In the beginning was

the Word

And the Word was with God and the Word was God

I’ve been pondering the power of words lately. For yoga teacher training this month, we are to each lead the class in a back bend or a small flow that includes a back bend.

Doesn’t this look intimidating?

It does to me. I can’t do either of those yet. So how do I lead someone else through doing a back bend when I can’t do one?

The good news is that these are also yoga back bends.

And I can do these.

And what does this have to do with words?

Go back to the second sentence under the first set of pictures. I started to write “I can’t do that,” but then I remembered the power of the little word yet. I may not be able to do those first back bends, but some day I could, and yet keeps that door open.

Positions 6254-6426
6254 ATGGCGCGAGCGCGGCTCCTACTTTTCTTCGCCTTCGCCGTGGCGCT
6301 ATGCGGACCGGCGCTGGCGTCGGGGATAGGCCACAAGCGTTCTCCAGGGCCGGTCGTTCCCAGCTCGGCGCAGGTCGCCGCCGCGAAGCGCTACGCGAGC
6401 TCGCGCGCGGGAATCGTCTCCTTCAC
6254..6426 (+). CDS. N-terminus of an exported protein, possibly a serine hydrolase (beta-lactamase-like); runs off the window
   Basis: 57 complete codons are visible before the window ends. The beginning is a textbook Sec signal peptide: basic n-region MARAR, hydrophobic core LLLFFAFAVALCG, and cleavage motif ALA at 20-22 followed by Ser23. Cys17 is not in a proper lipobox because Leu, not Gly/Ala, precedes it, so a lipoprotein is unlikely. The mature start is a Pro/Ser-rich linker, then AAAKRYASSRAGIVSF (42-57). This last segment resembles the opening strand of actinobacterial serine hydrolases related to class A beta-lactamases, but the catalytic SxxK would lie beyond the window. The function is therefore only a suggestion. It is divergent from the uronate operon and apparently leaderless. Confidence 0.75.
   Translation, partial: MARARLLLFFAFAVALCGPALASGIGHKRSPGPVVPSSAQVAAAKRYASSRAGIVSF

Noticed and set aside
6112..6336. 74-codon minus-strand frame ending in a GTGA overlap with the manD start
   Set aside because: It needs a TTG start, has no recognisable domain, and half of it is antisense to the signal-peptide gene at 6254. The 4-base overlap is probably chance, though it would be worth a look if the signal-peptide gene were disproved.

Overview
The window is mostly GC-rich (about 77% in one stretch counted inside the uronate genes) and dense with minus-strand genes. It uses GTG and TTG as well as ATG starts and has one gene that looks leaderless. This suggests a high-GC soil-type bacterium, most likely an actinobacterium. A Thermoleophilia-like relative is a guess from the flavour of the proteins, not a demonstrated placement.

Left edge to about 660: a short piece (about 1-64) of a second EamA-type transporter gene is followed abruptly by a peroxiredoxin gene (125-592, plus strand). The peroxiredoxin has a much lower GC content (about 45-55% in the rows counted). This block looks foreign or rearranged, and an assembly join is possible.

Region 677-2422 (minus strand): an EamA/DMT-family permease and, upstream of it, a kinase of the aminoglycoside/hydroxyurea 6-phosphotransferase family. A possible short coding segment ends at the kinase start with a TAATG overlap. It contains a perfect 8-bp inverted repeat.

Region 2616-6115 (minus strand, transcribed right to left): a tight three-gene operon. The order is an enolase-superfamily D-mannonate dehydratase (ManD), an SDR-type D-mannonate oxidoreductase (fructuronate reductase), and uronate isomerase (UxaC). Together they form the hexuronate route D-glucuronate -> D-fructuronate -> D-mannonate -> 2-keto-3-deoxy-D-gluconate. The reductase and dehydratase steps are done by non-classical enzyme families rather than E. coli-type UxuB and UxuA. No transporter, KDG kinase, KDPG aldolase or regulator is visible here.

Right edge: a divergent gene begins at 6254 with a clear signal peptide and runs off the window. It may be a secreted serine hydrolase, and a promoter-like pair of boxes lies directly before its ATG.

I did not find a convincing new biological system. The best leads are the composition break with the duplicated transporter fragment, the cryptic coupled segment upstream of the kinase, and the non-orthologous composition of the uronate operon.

If you’re like me, the words “back bend” haven’t brought up happy thoughts in a long time, but what comes to mind when I say open your heart toward the sky or claim your space or open your shoulders? Those sound softer but strong. They feel doable. Positive. Your body will wind up in a very similar position, but my guess is that by opening your heart you will find more of bend from a standing posture than if you simply thought, “I have to bend my back.”


Words have power; immense power. Our choice of words can add light and life to the world or it can bring darkness and death of spirit.

In the beginning was the Word and the Word was with God and the Word was God and then God gave that gift of words to us. Humans. You. Me. Words.

It’s mind-boggling when you sit and ponder the power of words. How words can mean the same thing but have completely different connotation around them. Bend your back or Open your heart toward the sky. Which would you rather do?

Today, I choose to open my heart and I choose to lead others to do the same.

One more thing about bodies